2. McAlister (2004) Ann Intern Med 141:381-90 [PubMed]
    4. Implantable Defibrillator
      1. Indications
        1. LVEF <35% due to Ischemic Heart Disease
        2. LVEF <35% with NYHA Class II and III
      2. Reduces mortality (Amiodarone does not)
        1. Bardy (2005) N Engl J Med 352:225-37 [PubMed]
    5. Warfarin (Coumadin)
      1. Aspirin is a reasonable alternative
      2. Indicated for Arrhythmia
      3. Indicated for Thromboembolism risk (especially while hospitalized)
      4. Not indicated in standard Cardiomyopathy
      5. No data to support use in low ejection fraction
    6. Eplerenone (Inspra)
      1. Mechanism: Aldosterone blockade
      2. Effective in CHF from acute Myocardial Infarction
      3. See Spironolactone above for containdications (GFR<30, Serum Potassium >5)
      4. Start at 25 mg orally daily and may titrate to 50 mg orally daily
      5. Alternative to Spirinolactone, but more expensive
        1. Did not previously warrant additional cost, but is now generic ($65/month)
        2. Consider if severe Gynecomastia on Spironolactone
      6. References
        1. Pitt (2003) N Engl J Med 348:1309-21 [PubMed]
    7. Hydralazine and Isosorbide Dinitrate
      1. Especially effective in younger black patients
      2. Indicated for NYHA Class III or Class IV Heart Failure
      3. Start
        1. Hydralazine 12.5 mg orally and
        2. Isosorbide Dinitrate or Isosorbide Mononitrate
          1. Dinitrate 5-10 mg tid with 12 hour-free or
          2. Mononitrate 30 mg orally daily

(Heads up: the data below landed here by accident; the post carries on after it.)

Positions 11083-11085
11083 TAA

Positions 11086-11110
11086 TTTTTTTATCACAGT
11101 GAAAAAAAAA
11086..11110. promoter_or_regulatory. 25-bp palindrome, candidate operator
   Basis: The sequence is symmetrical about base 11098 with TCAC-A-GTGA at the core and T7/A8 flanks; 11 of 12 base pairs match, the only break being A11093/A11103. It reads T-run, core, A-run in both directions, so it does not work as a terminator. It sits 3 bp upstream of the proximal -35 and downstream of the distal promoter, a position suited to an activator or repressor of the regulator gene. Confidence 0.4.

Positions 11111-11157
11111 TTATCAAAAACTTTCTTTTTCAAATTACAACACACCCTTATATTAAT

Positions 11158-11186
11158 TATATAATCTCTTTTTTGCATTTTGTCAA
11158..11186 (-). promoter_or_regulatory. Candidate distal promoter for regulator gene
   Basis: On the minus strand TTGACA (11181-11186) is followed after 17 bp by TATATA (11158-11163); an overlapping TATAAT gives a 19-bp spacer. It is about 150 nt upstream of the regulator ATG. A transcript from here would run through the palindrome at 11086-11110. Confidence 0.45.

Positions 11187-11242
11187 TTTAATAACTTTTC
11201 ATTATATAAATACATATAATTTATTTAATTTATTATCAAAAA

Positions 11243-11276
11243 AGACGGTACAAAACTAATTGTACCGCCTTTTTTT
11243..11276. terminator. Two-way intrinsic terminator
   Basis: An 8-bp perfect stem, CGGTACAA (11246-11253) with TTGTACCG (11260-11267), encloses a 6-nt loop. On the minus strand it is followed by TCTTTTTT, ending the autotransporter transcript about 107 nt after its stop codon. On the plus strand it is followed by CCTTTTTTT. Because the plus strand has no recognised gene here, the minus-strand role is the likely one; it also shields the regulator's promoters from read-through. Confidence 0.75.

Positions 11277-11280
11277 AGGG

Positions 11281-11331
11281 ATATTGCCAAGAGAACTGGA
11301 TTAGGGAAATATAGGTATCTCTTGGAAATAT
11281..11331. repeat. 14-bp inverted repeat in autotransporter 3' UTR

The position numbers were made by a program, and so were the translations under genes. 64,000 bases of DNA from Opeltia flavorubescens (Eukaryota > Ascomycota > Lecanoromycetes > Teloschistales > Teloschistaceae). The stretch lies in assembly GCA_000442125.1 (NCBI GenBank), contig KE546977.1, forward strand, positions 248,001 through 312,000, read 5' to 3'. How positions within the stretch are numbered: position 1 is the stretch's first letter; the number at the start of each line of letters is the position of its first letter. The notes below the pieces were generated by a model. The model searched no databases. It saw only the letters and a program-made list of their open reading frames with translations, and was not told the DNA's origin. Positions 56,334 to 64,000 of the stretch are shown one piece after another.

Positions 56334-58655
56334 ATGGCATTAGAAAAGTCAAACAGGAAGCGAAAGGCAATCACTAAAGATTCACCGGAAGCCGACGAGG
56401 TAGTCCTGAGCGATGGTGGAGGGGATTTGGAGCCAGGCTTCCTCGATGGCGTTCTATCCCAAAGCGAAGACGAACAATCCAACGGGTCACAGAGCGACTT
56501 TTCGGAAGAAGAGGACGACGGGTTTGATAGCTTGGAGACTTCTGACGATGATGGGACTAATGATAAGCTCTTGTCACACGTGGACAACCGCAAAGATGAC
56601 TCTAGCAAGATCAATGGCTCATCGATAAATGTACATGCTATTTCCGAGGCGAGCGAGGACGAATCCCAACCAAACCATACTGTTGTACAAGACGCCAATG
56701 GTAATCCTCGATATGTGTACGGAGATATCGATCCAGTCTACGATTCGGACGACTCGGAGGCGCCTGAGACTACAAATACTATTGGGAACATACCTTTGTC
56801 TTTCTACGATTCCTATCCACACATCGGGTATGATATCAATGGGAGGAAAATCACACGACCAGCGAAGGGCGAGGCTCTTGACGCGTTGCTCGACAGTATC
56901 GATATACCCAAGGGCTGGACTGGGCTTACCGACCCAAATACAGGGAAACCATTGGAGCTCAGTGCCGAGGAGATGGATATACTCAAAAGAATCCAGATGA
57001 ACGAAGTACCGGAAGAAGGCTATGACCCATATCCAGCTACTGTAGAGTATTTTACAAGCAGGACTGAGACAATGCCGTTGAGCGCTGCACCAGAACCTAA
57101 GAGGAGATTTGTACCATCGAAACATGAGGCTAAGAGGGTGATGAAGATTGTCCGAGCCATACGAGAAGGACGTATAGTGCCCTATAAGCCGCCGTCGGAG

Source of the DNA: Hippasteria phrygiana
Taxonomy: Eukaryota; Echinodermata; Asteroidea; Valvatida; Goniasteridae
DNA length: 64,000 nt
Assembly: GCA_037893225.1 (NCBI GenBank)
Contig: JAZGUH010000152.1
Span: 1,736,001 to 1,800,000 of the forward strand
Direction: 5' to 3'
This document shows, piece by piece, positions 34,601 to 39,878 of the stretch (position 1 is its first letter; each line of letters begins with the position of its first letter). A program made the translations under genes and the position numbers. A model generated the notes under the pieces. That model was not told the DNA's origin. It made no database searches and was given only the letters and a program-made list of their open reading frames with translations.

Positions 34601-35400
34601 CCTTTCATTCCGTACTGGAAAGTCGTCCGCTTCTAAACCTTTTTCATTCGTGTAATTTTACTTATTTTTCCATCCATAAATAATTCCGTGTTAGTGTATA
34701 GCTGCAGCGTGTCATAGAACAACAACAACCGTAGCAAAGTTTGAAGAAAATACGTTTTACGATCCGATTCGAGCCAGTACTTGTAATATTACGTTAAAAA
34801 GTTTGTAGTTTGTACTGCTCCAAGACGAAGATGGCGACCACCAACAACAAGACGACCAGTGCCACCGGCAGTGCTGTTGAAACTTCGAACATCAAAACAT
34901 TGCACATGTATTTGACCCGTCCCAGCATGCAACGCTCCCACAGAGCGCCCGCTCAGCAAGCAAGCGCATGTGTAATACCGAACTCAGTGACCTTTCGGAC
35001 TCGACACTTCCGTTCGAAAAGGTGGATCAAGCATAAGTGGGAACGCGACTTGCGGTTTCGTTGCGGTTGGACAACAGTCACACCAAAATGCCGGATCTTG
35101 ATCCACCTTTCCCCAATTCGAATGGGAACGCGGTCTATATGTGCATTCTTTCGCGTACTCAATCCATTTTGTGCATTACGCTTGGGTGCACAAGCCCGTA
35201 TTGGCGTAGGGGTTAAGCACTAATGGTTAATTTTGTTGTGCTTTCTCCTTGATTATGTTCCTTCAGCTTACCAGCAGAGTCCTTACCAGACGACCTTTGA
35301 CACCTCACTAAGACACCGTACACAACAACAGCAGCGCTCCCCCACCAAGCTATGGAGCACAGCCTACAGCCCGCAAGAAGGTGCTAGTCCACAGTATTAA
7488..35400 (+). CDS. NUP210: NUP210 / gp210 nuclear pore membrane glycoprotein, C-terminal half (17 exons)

4. Maintenance
        1. BiDil 37.5/20 one orally three times daily (max two tabs per dose) or
        2. Hydralazine 37.5-75 mg/day and Dinitrate 20-40 mg/day
    8. Ivabradine (Corlanor)
      1. Sinus nodemodulator
      2. Indications
        1. Persistent symptoms in stable patients in sinus rhythm with Heart Rate >70, EF <35
        2. Adjunct following ACE Inhibitor, Beta Blocker, Aldosterone Antagonist
      3. Dose
        1. Start at 5 mg orally twice daily
        2. Increase to 7.5 mg twice daily after 2 weeks if Heart Rate >60/min
        3. Decrease to 2.5 mg twice daily after 2 weeks if Heart Rate <50/min
      4. Adverse effects
        1. Bradycardia (especially if combined with Beta Blockers, Amiodarone, Digoxin)
          1. Monitor carefully while titrating dose and avoid for Heart Rate <70
        2. Atrial Fibrillation (1%)
        3. Visual Field increased brightness (2%)
      5. References
        1. (2015) Presc Lett 22(6): 31
        2. Swedberg (2010) Lancet 376(9744):875-85 +PMID:20801500 [PubMed]
    9. Sacubitril and Valsartan (Entresto)
      1. Sacubitril (neprilysin inhibitor) increases vasodilation and Sodium excretion
      2. Appears effective, but based on only one large trial
      3. Risk of Hypotension (NNH 21) and Angioedema (NNH 200)
      4. Consider as replacement for ACE Inhibitor or Angiotensin Receptor Blocker
      5. Dosing
        1. Valsartan 103 mg salt in Entresto is equivalent to 160 mg salt in Diovan
        2. Start at Sacubitril/Valsartan 49/51 mg twice daily
        3. Titrate to Sacubitril/Valsartan 97/103 mg twice daily
      6. References
        1. (2015) Presc Lett 22(9): 49
        2. McMurray (2014) N Engl J Med 371(11):993-1004 +PMID:25176015 [PubMed]
    10. Soluble Guanylate cyclase stimulator
      1. Verquvo (Vericiguat) is first agent in class (released in 2020)